Apr 13, 2022
It’s impossible to round any mark without getting to the layline first. But the big question, both tactically and strategically, is how far you should be from the mark when you reach that layline. There’s a huge difference between making your final approach from three lengths versus 30 lengths.
As a general rule, it’s smart to avoid getting to laylines too early. The more time you spend on a layline, the more likely you are to face one or more problems that will slow you down:
- You may overstand the mark and sail extra distance. It’s hard to judge the layline when you are far from the mark, so it’s easy to over- stand. Each boatlength you sail past the layline is wasted distance that is lost to every other boat in the fleet. Even if you pick the lay- line exactly, you will overstand if you get lifted, or if you have to tack to clear your air.
- You will lose to other boats if the wind shifts. The layline is a strategic dead-end because once you get there you can no longer play windshifts. If you get headed, you will lose to all the boats that didn’t go to the layline (because they can tack on the header). If you get lifted, you will overstand and many boats that were below you will get lifted up to the mark.
- Other boats may give you bad air. The layline (especially the star- board layline upwind) attracts a lot of company. Unless you are leading the race, if you get to the layline early there’s a good chance that another boat will tack on your wind. If that happens, you either have to sail in bad air all the way to the mark or do two tacks to clear your wind. Either option is slow.
It’s hard to define the ideal time to reach the layline. But if you are in the ‘corner’ of a beat or run (see diagram), that’s probably too early. There are very few times when you will gain by getting to the layline early. In fact, once you get to the layline the best you can usually do is to hold even with other boats – and that happens only if the wind stays perfectly steady and no boats tack on you.
So, it’s generally good to avoid laylines, especially on runs where it’s easy to overstand (see diagram). Here are some ideas on doing this:
- Sail the longer tack first. The ‘longer tack’ is the one where your bow is pointed closer to the wind- ward (or leeward) mark. If you sail on this tack you will automatically be going away from the close layline (see diagram).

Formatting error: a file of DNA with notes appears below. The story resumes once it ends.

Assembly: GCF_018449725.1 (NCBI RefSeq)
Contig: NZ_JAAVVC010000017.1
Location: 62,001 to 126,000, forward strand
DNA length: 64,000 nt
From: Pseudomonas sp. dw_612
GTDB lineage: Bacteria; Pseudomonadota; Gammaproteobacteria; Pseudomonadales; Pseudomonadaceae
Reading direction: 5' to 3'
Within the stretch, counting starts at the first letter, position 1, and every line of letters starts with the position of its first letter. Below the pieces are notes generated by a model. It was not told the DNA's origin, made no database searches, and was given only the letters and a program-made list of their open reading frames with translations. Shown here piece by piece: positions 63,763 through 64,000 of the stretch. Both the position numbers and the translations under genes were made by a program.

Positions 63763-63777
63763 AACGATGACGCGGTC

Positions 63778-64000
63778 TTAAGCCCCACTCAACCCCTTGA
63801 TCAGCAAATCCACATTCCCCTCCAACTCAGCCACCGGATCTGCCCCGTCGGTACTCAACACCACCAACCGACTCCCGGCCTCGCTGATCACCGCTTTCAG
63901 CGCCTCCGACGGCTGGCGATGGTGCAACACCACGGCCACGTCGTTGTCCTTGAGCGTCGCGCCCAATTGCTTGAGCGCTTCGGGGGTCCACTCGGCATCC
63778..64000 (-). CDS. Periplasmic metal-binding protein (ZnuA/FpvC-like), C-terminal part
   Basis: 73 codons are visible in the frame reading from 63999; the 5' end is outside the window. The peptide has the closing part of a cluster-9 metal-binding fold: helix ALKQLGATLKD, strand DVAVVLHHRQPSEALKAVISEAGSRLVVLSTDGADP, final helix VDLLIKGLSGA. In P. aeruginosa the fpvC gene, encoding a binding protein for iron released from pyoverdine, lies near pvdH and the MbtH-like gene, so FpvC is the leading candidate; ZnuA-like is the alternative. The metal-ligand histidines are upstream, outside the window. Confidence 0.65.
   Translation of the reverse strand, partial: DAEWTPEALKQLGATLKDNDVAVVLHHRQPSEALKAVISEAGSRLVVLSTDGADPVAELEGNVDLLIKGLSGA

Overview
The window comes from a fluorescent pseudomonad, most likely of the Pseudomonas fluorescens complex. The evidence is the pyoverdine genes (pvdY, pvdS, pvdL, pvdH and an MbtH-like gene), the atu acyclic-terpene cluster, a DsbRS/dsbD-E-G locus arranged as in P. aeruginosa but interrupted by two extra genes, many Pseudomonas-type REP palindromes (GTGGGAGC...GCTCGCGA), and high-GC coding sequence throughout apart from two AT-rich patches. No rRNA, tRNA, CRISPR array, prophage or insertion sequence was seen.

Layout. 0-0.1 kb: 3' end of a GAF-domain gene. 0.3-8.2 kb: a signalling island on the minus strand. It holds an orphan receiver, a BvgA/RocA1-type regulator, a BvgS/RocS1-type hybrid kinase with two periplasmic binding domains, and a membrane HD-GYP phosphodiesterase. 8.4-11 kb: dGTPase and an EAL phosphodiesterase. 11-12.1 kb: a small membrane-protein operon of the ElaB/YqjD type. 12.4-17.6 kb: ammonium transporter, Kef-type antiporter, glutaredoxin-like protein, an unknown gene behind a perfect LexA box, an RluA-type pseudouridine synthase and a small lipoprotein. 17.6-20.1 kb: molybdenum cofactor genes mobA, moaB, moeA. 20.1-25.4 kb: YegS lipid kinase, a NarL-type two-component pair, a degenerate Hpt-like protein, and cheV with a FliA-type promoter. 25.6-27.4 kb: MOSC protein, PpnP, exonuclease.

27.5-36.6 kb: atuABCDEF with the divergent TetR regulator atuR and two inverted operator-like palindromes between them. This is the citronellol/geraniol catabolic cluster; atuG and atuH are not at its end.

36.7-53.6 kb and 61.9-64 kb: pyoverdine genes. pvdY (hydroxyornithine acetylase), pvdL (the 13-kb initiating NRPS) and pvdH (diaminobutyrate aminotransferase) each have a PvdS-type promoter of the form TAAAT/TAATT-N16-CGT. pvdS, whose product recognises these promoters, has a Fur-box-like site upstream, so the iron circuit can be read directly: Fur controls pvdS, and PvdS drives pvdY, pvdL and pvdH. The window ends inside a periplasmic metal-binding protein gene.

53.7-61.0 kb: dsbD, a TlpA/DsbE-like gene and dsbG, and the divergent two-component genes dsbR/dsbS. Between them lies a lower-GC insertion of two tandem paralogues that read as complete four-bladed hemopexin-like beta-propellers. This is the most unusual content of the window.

- Look for a lane of clear air below the layline. If you are playing the right side of the beat and there are at least several boats ahead of you, don’t go all the way to layline (because they will probably tack on you). Instead, look for a nice lane of clear air below the layline (maybe 8 to 10 boatlengths) and tack to star- board there. Now when boats cross you on port tack, they are more likely to keep sailing to the starboard layline than to tack on you. If they do tack, at least you have room for two tacks to clear your air without overstanding.
- Take smaller headers as you get closer to the layline. In a shifty breeze, tack on the headers to sail on the lifts. Typically, you wait until you are knocked to your median heading, and then you tack. But the closer you are to the layline, the more willing you should be to tack on smaller shifts (to sail toward the middle, away from the layline).
Of course, it’s not always a total disaster to get to the layline early. There are a few times when this might actually be helpful such as when you’re near the front of the fleet and one side is very favored, or you’re near the back of the fleet and need to roll the dice. But more often than not, your chances are better if you avoid laylines and corners.
Dave Dellenbaugh is the publisher, editor and author of Speed & Smarts, the racing newsletter. He was the tactician and starting helmsman on America3 during her successful defense of the America’s Cup in 1992 and sailed in three other America’s Cup campaigns from 1986 to 2007. David is also two-time winner of the Canada’s Cup, a Lightning world champion, two-time Congressional Cup winner, seven-time Thistle national champion, three-time Prince of Wales U.S. match racing champion and past winner of the U.S. Team Racing Championship for the Hinman Trophy. He is currently a member of the US Sailing Racing Rules Committee (and was its chairman from 2005-2008).
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